How to Stop Chrome From Open­ing Old Tabs at Startup

When you open Chrome, you expect a new tab or a homepage to greet you. But, it's not fun when a bunch of random tabs from a previous session open up instead.

And, things are definitely not OK when the exact same thing keeps on happening each time you open Chrome.

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Old tabs automatically loading at startup is an issue that's been around for quite some time. Newer Chrome updates apparently fix things up for a while but the problem still rears its ugly head every now and then.

Fortunately, there are a number of fixes that can help you resolve this, so let’s get started.

Disable Continue Where You Left Off

If you didn't already know, Chrome actually has a built-in option that continues your previous browsing session exactly from where you left it.

You may have accidentally turned this feature on and, while that’s highly unlikely, let’s get it out of the way before we proceed on with the other fixes.

Step 1: Open the Chrome menu and click Settings.

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Step 2: On the Settings screen, scroll all the way down and locate the On Startup section.

If you see the option labeled Continue Where You Left Off enabled, then you’ve identified the cause of the problem. To resolve the issue, enable the Open the New Tab Page option.

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You may have had a specific page – such as a search engine – to open by default. In that case, select the Open a Specific Page or Set of Pages option instead.

If you don't see anything unusual within the On Startup options, let’s continue.

Disable Chrome in the Background

Chrome doesn’t fully shut down when you exit it. You may have noticed this since you still receive notifications on your system tray from websites and extensions even when Chrome appears closed. And, this functionality has the potential to glitch old tabs from reloading automatically at startup.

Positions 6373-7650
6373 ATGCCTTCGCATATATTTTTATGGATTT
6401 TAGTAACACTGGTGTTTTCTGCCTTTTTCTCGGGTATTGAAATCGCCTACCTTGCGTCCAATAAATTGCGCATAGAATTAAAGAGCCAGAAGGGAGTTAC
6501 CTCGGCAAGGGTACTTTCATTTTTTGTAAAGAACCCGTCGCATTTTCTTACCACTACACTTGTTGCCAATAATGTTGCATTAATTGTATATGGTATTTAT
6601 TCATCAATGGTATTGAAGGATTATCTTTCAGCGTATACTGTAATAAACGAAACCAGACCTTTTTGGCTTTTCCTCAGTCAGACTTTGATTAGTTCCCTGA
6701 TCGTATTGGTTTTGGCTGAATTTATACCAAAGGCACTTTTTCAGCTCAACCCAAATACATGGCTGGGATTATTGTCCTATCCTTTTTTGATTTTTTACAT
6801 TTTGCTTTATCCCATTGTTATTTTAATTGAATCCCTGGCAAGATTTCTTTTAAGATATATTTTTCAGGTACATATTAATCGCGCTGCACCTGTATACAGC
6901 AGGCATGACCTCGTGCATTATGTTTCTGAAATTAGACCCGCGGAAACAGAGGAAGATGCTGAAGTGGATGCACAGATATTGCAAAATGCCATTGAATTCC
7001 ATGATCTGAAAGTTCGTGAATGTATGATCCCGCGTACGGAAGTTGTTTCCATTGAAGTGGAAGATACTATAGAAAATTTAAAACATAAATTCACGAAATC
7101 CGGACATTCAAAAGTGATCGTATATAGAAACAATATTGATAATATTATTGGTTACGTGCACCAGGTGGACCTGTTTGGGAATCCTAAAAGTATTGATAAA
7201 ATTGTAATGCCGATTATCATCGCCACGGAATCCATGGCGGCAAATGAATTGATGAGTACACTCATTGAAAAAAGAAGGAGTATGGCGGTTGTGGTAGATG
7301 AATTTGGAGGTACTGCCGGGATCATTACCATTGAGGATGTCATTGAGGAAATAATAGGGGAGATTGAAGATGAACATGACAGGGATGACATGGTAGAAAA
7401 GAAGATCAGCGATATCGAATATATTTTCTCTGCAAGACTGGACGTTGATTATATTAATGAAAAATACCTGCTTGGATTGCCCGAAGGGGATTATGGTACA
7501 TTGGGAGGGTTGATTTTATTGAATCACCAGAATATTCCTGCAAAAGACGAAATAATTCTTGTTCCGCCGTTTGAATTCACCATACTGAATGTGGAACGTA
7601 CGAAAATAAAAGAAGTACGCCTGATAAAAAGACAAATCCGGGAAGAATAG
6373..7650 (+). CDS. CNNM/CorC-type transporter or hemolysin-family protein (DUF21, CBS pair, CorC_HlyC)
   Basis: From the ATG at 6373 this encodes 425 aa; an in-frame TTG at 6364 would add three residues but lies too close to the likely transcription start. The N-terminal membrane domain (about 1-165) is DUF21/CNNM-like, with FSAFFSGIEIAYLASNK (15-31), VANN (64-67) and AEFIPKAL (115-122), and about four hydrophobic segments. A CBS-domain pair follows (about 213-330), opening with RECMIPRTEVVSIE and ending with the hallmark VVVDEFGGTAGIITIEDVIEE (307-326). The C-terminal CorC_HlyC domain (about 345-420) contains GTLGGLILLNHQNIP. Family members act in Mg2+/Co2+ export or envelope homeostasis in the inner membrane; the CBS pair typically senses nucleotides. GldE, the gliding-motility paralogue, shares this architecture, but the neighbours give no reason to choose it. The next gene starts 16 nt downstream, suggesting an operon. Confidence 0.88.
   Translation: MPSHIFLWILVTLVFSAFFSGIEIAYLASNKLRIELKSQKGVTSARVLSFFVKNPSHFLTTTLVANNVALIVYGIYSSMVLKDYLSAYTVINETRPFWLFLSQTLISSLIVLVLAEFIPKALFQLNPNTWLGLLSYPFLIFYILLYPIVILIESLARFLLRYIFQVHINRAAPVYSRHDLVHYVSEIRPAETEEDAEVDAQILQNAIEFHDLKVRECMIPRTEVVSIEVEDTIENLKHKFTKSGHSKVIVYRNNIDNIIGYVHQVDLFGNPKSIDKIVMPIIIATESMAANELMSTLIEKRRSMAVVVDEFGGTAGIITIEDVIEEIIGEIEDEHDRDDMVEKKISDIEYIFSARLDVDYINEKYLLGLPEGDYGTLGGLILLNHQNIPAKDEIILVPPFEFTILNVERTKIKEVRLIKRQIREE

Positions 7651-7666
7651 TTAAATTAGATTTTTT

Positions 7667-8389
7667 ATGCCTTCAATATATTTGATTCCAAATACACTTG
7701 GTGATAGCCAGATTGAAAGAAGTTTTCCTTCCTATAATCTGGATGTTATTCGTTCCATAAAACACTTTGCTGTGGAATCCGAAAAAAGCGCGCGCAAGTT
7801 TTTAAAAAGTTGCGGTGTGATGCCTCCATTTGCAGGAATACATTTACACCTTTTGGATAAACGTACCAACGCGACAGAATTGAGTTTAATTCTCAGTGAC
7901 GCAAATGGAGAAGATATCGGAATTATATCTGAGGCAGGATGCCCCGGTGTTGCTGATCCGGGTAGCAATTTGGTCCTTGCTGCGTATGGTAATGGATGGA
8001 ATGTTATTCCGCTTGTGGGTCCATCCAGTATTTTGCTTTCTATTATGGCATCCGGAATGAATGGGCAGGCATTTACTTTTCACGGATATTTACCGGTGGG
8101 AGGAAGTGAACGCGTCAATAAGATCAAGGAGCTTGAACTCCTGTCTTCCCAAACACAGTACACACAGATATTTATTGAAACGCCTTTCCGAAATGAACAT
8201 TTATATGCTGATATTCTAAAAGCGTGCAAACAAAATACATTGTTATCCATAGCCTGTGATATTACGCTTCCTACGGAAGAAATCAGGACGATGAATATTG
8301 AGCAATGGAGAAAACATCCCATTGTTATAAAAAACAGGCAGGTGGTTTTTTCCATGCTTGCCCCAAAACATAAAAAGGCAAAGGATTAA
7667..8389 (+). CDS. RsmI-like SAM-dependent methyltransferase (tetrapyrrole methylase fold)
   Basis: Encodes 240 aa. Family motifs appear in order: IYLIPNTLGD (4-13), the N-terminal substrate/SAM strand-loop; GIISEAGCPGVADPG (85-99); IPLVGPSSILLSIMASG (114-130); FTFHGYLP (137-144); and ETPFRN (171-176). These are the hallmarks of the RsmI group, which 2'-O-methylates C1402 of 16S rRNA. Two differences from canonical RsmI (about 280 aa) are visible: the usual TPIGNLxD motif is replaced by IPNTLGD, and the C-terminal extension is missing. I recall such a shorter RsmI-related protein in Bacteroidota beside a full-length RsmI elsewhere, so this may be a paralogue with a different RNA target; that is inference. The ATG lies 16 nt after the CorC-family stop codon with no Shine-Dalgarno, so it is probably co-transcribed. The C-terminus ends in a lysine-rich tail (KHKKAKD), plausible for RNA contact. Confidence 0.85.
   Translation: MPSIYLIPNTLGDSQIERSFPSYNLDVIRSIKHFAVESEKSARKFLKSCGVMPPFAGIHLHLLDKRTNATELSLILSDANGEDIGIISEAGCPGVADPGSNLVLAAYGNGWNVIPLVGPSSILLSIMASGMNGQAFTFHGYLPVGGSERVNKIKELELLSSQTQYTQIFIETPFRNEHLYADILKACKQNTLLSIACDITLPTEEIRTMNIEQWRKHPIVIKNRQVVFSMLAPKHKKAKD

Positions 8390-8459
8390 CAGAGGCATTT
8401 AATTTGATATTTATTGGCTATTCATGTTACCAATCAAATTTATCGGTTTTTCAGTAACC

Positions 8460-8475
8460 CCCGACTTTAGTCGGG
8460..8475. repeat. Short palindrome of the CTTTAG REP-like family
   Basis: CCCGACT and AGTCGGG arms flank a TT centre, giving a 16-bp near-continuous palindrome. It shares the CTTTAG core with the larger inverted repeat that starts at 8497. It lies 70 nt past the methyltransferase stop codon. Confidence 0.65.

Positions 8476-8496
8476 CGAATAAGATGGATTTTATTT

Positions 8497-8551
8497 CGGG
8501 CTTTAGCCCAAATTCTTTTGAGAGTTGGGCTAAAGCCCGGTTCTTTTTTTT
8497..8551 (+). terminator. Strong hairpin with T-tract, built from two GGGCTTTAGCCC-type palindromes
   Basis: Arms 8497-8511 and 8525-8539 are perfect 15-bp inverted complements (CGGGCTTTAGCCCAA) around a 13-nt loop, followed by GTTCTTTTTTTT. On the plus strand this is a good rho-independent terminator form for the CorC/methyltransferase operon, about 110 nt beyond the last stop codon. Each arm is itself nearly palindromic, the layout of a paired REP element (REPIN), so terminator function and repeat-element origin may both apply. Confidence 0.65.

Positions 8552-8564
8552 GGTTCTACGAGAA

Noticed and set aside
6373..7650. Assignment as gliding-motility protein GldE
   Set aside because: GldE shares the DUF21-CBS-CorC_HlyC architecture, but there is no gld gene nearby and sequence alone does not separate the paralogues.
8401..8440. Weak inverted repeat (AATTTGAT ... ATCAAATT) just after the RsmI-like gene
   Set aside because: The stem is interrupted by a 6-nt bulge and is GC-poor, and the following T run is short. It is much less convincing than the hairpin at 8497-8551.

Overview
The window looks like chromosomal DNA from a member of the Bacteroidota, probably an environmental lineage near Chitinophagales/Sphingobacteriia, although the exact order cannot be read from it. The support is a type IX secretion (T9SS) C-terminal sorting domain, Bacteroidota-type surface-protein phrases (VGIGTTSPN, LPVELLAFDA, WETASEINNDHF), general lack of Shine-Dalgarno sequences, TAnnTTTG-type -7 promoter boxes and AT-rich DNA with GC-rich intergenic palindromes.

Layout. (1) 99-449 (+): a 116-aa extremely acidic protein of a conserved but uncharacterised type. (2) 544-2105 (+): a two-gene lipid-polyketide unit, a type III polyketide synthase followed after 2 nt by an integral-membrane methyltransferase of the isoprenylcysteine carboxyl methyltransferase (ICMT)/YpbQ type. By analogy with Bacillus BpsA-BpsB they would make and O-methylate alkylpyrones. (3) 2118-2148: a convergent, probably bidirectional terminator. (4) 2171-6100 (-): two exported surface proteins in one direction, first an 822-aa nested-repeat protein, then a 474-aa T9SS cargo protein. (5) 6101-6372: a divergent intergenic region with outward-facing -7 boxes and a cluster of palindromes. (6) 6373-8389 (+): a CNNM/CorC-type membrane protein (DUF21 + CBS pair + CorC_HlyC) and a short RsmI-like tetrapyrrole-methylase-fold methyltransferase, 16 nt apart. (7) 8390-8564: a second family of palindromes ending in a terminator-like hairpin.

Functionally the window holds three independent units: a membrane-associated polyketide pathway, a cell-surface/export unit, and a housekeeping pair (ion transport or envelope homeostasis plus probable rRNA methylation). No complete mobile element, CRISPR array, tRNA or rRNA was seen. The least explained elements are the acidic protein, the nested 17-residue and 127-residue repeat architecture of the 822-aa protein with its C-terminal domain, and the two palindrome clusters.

Step 1: On the Chrome Settings screen, scroll all the way down and click Advanced.

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Step 2: Under the System section, turn the switch next to Continue Running Background Apps When Google Chrome is Closed off.

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Restart Chrome. If the issue was caused by Chrome running in the background, then you won’t find older tabs opening at startup.

That didn’t fix things? Let’s look at what you can do next.

Disable Fast Tab/Window Close Flag

Chrome uses an experimental feature called Fast Tab/Window Close to close tabs significantly faster than they normally would. However, this causes tabs that haven’t been fully flushed out of the Chrome cache to come up during startup. Since the feature is enabled by default, let's try switching it off.

Step 1: Open a new tab, type chrome://flags/#enable-fast-unload into the URL bar, and then press Enter.

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Step 2: Select Disabled from the pull-down menu next to the Fast Tab/Window Close flag, then click Relaunch Now to save the change.

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You shouldn’t see old tabs pop up anymore if this was the root of the issue. If it still does, please continue with the following method.

Google Hangouts Extension

If you have the Google Hangouts extension installed, there’s a known glitch that prompts Chrome to open old tabs from your previous browsing session. To fix it, you need to uninstall and reinstall the extension.

Step 1: Open the Chrome menu, point to More Tools, and then select Extensions.

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Step 2: Locate the Google Hangouts extension and disable it. Next, click Remove to uninstall it.